The Elders

Ela Bhatt

When The Elders meet with leaders and other powerful people, it is our job to try to persuade them to lead with their conscience and remind them of their duties to the people they serve – even if that message is not what they want to hear.

Gandhian ‘gentle revolutionary’

Poverty is powerlessness. Poverty cannot be removed unless the poor have power to make decisions that affect their lives.

Advocate for women workers

A woman who tends a small plot of land, grows vegetables, weaves cloth, and provides for the family and the market, while caring for the financial, social, educational and emotional needs of her family is a multifunctional worker and the builder of a stable society. The word ‘domestic’ in GDP should not be overlooked.

Leading voice in grassroots development

Catching up with western economic models will turn us into incompetent followers, not leaders. But if we address the realities of our own countries, we can create a development that makes us leaders of our destiny.

Holistic vision

Absence of war is not peace. Peace is what keeps war away, but it is more than that; peace disarms and renders war useless. Peace is a condition enjoyed by a fair and fertile society. Peace is about restoring balance in society; only then is it lasting peace.

Ela Bhatt biography

The ‘gentle revolutionary’; a pioneer in women’s empowerment and grassroots development, founder of the more than 1 million-strong Self-Employed Women’s Association in India.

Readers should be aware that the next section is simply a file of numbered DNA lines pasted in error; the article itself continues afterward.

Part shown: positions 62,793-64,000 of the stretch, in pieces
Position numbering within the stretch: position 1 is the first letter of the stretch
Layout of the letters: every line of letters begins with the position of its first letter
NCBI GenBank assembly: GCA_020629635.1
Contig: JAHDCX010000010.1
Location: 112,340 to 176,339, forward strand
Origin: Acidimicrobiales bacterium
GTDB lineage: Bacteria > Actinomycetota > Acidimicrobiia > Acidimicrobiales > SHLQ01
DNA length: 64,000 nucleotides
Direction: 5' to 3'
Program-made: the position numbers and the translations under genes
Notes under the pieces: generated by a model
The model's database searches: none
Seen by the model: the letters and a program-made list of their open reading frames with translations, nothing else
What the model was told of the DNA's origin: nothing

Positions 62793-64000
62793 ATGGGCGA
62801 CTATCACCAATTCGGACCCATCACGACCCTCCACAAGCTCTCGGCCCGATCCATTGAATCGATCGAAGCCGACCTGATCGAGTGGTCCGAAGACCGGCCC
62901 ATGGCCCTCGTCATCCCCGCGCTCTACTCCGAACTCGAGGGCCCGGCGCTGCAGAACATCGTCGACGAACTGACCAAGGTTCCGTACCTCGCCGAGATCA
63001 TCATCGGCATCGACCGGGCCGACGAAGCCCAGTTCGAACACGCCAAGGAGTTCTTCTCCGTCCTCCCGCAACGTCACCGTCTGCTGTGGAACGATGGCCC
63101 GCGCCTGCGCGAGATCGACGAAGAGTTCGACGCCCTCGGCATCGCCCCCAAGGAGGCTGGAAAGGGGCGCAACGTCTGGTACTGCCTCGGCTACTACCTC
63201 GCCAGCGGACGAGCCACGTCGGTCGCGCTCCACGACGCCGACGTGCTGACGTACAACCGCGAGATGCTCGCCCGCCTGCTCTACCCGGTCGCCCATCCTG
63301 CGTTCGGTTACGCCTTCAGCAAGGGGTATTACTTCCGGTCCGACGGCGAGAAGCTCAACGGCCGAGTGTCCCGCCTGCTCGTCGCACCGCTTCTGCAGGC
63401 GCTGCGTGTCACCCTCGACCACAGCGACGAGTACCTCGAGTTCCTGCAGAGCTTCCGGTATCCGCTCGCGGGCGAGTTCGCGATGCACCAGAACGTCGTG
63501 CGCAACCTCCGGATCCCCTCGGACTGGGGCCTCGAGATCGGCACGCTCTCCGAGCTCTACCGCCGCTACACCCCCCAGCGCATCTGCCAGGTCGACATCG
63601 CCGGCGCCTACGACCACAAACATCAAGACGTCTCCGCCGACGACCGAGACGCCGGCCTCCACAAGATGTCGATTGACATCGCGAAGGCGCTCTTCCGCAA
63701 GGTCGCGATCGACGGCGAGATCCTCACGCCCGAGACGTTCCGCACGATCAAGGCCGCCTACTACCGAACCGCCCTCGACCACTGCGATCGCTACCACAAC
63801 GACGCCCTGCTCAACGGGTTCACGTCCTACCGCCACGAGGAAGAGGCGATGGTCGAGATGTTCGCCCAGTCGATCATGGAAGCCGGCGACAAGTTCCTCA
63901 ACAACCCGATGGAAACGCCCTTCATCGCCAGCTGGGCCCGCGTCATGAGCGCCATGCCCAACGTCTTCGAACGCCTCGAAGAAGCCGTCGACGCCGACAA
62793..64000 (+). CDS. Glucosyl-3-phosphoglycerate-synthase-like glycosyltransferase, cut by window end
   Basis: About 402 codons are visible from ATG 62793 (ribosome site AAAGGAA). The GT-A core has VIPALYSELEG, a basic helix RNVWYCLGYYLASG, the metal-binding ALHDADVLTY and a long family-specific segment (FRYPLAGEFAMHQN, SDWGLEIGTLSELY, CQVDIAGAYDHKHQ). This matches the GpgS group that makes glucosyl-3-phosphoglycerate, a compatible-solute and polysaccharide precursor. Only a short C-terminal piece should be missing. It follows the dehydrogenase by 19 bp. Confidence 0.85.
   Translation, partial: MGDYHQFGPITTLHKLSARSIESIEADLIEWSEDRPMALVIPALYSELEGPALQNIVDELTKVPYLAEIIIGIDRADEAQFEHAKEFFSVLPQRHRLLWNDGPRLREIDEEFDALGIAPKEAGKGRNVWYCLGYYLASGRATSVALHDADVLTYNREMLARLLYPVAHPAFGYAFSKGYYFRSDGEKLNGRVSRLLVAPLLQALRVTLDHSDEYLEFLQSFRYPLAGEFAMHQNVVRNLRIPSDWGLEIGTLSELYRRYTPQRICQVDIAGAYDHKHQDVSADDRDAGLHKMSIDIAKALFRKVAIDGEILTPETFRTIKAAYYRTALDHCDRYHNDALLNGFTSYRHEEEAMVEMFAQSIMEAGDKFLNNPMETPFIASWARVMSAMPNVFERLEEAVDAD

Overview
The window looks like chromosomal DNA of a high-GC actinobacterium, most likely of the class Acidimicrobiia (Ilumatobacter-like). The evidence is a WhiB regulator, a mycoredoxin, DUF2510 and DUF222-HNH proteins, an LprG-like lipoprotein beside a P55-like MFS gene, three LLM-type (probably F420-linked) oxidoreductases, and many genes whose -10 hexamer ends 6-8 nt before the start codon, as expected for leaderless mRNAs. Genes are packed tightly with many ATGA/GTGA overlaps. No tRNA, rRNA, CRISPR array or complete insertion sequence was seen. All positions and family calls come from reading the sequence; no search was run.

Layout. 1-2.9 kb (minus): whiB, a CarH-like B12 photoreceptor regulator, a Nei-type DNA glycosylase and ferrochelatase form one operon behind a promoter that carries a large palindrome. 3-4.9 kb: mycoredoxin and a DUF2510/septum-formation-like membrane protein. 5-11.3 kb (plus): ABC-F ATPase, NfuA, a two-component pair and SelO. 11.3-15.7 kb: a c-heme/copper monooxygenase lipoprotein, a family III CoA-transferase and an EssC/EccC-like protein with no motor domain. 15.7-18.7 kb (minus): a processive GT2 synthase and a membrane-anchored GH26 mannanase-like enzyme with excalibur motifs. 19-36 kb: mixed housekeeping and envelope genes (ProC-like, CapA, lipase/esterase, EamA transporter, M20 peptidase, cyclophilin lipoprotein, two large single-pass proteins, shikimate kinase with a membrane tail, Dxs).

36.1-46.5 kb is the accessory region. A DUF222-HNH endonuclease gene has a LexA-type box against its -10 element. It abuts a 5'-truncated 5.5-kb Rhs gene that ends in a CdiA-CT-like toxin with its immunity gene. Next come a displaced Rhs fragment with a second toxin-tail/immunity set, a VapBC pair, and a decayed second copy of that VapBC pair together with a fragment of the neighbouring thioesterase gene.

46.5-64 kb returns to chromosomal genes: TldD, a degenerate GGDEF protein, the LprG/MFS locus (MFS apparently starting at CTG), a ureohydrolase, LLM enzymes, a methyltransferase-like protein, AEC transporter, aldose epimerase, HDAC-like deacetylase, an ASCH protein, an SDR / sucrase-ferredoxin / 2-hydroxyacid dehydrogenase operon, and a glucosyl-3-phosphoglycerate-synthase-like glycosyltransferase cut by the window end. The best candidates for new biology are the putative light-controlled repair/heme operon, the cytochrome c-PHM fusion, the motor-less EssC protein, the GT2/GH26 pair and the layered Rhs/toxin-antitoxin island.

"There are risks in every action. Every success has the seed of some failure. But it doesn't matter. It is how you go about it. That is the real challenge."
  • Work with The Elders

    Ela Bhatt has been a member of The Elders since the group was founded in 2007. Profoundly influenced by Gandhian thinking, she advocates local, grassroots solutions for those who are poor, oppressed or suffering the effects of violent conflict.

    She joined her fellow Elders to encourage peaceful Palestinian protest and self-reliance during The Elders’ two delegations to Israel and the occupied Palestinian territories .

    One of India’s foremost women’s rights activists, Ela Bhatt welcomed the Elders to India in February 2012, where the group lent their support to young people in the state of Bihar campaigning to end child marriage in their own communities.

  • “We are poor, but so many”

    Ela Bhatt is one of the world’s most remarkable pioneers and entrepreneurial forces in grassroots development. Known as the ‘gentle revolutionary’, she has dedicated her life to improving the lives of India’s poorest and most oppressed women workers.

    In 1972 she founded the Self-Employed Women’s Association (SEWA), a trade union for women workers in India’s huge informal sector, who make up 94 per cent of the female labour force and yet have never enjoyed the same rights and security as those in formal employment. Today SEWA has more than 1.2 million members across nine Indian states.

    “We may be poor, but we are so many. Why don’t we start a bank of our own? Our own women’s bank, where we are treated with the respect and service that we deserve.” – Chandaben, SEWA member

    The following year, Ela Bhatt founded the Cooperative Bank of SEWA. The bank helps women to gain financial independence and raise their standing in their families and communities - and puts into practice the Gandhian principles of self-reliance and collective action.

  • Empowering women workers